What Do We Really Mean by “Veterans Day”?

by Wiz

in Podcasts

Here in the US, there are two days during the year where we specifically honor and remember those men and women who served in the Armed Forces.  Memorial Day is for paying tribute those who are no longer with us: those who lost their lives in active service, particularly those who died in battle or from wounds received in battle.  The idea originated in the immediate aftermath of our Civil War as a way to remember the countless numbers of those killed in that horrific conflict. 

Veterans Day, on the other hand, is much different.  For while we also remember those who have died, this day is for thanking all living veterans for their service, whether active or reserve, wartime or peacetime, a single “hitch” or a career.  Military service regardless of branch always has attendant risk and sacrifice, and Veterans Day is a way to gratefully acknowledge those who accepted and endured them.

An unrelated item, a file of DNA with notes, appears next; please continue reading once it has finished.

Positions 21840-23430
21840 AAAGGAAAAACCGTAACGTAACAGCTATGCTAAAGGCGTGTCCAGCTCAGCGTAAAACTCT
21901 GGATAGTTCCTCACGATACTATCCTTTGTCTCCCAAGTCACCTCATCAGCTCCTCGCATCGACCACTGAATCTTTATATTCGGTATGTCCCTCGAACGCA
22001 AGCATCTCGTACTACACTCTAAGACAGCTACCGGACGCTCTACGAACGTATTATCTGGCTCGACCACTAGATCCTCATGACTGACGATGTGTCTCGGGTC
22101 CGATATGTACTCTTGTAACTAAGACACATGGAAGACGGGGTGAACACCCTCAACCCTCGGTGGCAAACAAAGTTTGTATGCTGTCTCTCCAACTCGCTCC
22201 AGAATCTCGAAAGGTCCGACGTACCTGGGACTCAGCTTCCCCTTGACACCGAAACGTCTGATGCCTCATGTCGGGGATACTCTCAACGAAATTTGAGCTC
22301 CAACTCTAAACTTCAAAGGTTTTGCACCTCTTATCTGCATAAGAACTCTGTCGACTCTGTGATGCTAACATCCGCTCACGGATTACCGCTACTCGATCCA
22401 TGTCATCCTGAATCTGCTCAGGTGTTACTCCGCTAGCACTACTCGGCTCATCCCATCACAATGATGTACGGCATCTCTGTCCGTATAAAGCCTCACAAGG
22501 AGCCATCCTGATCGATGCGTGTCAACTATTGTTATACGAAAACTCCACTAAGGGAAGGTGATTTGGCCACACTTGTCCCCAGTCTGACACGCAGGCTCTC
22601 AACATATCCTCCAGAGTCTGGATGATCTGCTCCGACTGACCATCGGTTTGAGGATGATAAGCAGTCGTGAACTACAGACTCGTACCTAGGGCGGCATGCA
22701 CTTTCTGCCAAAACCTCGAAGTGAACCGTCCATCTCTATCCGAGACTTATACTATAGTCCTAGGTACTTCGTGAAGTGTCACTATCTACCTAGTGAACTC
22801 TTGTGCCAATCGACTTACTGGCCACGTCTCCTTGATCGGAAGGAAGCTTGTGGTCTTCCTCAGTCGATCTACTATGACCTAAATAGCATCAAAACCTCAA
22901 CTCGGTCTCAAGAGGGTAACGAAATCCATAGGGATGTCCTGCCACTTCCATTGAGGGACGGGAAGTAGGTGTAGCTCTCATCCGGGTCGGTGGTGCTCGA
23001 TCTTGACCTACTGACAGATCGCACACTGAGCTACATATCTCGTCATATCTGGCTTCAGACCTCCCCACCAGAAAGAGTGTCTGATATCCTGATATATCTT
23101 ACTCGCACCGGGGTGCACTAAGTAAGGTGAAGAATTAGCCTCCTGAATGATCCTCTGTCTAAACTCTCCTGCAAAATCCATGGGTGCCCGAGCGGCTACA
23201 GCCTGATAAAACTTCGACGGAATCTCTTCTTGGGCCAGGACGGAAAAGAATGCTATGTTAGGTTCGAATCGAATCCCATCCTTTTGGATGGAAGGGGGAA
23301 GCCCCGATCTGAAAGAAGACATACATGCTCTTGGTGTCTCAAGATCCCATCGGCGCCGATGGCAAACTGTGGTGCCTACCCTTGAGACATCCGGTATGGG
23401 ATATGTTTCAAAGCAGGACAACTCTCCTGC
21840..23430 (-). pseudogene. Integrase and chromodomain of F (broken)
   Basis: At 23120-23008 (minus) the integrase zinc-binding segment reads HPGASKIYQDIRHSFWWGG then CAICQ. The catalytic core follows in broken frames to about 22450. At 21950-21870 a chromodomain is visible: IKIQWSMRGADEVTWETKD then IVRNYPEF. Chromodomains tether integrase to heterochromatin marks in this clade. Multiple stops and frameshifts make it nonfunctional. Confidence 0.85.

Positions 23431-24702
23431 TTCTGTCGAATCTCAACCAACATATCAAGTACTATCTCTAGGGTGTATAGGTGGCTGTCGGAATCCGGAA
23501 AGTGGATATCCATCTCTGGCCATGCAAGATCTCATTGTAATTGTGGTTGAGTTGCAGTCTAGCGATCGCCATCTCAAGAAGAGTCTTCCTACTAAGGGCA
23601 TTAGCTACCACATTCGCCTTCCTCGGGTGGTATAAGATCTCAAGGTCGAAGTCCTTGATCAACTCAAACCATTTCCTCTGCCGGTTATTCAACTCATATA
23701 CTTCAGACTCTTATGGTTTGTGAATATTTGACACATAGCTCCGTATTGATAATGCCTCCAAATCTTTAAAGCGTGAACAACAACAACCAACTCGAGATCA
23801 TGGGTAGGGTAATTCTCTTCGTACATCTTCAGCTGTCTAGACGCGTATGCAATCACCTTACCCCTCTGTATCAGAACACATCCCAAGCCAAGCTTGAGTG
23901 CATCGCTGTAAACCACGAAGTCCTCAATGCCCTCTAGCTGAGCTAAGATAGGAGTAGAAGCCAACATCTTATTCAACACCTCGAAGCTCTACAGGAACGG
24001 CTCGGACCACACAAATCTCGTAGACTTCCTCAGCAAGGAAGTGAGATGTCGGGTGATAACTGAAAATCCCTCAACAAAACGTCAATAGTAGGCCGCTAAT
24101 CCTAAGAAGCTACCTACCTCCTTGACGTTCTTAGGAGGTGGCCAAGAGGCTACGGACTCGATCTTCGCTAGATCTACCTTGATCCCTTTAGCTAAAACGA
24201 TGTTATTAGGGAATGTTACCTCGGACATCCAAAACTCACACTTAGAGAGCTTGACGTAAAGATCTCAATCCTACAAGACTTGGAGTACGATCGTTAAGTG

They’re two very different occasions: Memorial Day is solemn, quiet and introspective, while Veterans Day is a celebration.  And yet in our culture the distinctions can sometimes become blurred.  There are arguably many opinions on why this seems to be the case, but as I outline in the audio, I believe major contributing factors are how they each evolved and their timing (where they fall in the calendar). 

I’m technically a day late with this, but whether you observe “Veterans Day”, “Armistice Day”, “Remembrance Day” or “Poppy Day”, I send my best wishes to all current and former service men and women!  Thank you for everything you do in the service of your country!  (4:26)

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